Tag Archive | working moms

One Foot on the Merry-Go-Round

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By Karen Hendricks

“Doing it All” (or should I say #DoingItAll) was the theme of a week-long series by Maria Shriver on the “Today” show last week. I identified with many of the women depicted in the stories, as they tried to juggle careers, children, marriages, family, financial concerns, special needs children, and free (me) time. While all of our circumstances are slightly different, the underlying theme is the same for nearly all women… Why do we feel the need to do it all, and do it all well? Do we feel pressured to do it all? Does society expect us to do it all?

By the way, The Merry-Go-Round = DoingItAll.

Along those same lines, The Atlantic recently ran a story titled “Moms who cut back at work are happier.” It’s based upon new statistics from the Pew Research Center, finding that growing numbers of women are making career sacrifices in order to spend more time with their families. Hello?! This is exactly what Off the Merry-Go-Round is about! How wonderful to know we are not alone.

Here are the latest stats:

  • 65% of mothers say they have been motivated by their families to make sacrifices for work—anything from quitting a job to turning down a promotion
  • 46% of the above women who made family-related career sacrifices report they are “very happy” with their lives
  • 53% of married mothers with children under the age of 18 say their ideal career would allow them to work part-time… compared to 23% who said full-time… and 23% who said they’d prefer not to work at all

The article goes on to contrast these findings with the scads of recent news stories about women “leaning in” and making great career strides. I want to say, that I am all for equality in the workplace, and I applaud strong women accomplishing great things and breaking down stereotypes. However as someone who once leaned in, I am happy to now lean back a bit and focus on my family. It was a conscious decision on my part. I love working part time, setting my own hours, selecting projects and clients—the ball is in my court—and it all revolves around my family.

So for me, personally, the stereotype I run into is this: People expect that once you have “done it all” that you should continue DoingItAll. So to hear that 65% of mothers say they too have made sacrifices in their career lives… that is extremely gratifying. Maybe the tide is turning and society will start seeing beyond women’s careers in judging their status in life. Raising wonderful children into productive, kind adults should count among the world’s toughest—and most rewarding—assignments.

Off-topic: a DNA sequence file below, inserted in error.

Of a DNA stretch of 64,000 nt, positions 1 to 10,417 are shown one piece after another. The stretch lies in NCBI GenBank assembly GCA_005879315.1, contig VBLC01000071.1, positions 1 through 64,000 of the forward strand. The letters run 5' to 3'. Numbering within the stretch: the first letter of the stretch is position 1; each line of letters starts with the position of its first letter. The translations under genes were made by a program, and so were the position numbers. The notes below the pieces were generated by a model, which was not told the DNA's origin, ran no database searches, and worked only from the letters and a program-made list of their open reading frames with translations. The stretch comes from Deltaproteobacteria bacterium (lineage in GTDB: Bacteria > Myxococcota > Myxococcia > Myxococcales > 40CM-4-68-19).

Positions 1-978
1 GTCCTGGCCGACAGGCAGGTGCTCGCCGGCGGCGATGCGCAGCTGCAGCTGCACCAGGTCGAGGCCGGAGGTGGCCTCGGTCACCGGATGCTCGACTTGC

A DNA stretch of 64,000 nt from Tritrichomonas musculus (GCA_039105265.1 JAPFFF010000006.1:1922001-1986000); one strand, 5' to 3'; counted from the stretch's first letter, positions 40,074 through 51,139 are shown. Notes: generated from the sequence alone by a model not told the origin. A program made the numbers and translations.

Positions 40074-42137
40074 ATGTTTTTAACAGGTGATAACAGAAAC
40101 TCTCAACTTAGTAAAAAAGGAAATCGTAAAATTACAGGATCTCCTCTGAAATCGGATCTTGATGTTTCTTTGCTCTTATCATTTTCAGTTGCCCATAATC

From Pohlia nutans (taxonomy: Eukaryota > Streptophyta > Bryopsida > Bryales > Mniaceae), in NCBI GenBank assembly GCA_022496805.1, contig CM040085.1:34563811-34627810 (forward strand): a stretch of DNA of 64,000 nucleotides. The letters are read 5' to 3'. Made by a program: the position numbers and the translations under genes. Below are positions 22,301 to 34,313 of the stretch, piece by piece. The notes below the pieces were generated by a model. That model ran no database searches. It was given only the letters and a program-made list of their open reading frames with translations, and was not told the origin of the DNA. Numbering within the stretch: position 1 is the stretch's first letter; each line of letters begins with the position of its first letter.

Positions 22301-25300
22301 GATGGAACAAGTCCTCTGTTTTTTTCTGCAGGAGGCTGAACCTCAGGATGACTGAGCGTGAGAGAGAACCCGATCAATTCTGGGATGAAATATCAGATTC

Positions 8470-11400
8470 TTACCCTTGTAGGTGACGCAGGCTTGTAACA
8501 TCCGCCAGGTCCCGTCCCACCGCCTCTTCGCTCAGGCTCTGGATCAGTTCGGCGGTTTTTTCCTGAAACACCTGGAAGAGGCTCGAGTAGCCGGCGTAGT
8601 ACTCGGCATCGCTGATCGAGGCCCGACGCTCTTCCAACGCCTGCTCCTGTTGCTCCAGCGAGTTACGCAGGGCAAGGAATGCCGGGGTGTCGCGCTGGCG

Last week, the magazine Working Mother retweeted the following: “I don’t see a problem with women leaving the workforce for family. I see a problem with them being unable to get back in.” (Lauren R. Parker) That may be the next chapter down the road for some of us, as our children grow, leave the nest, and we attempt to re-enter the full-time job market.

Back to The Atlantic… I admire how W. Bradford Wilcox summarizes it all up in his article:

This data suggests that one reason married mothers who make work sacrifices are happier is that they would prefer to scale back at work—at least for some portion of their lives as mothers—and are happier when they can do so.

This reality is often glossed over in the public conversation about work, women, and family, but as Catherine Rampell at The New York Times observed: “Not everyone aspires to be an executive at Facebook, like [Sheryl] Sandberg, or to set foreign policy, like Anne-Marie Slaughter” (author of “Why Women Can’t Have It All”).” Instead, as K.J. Dell’Antonia put it, most women are “striving for flexibility and balance” when it comes to juggling their aspirations for success at home and work.

Again, in the public conversation and the formulation of public policies regarding work and family, let us not forget that the happiest married mothers are those who are able to lean homeward, at least for a season in their lives.

So here’s how it all boils down for me:

I have jumped off the full-time Merry-Go-Round of DoingItAll. Now, having one foot on the merry-go-round, working part-time, still involves a good amount of juggling but it’s manageable and fulfilling. I have no regrets about putting my family first. Good friends truly understand this and are supportive. And if people aren’t supportive then they are missing the point, missing the importance of family, and I truly feel sad for them. DoingItAll is indeed possible, for periods of time—however, some area(s) of your life will suffer. I think the real secret to DoingItAll is to give yourself the gift of grace… because there are times in your life when you simply can’t do it all. And that’s ok.

Balancing Work and Family during Summer Break: Ideas Wanted

my guys

“My Guys”

By Jen Ashenfelter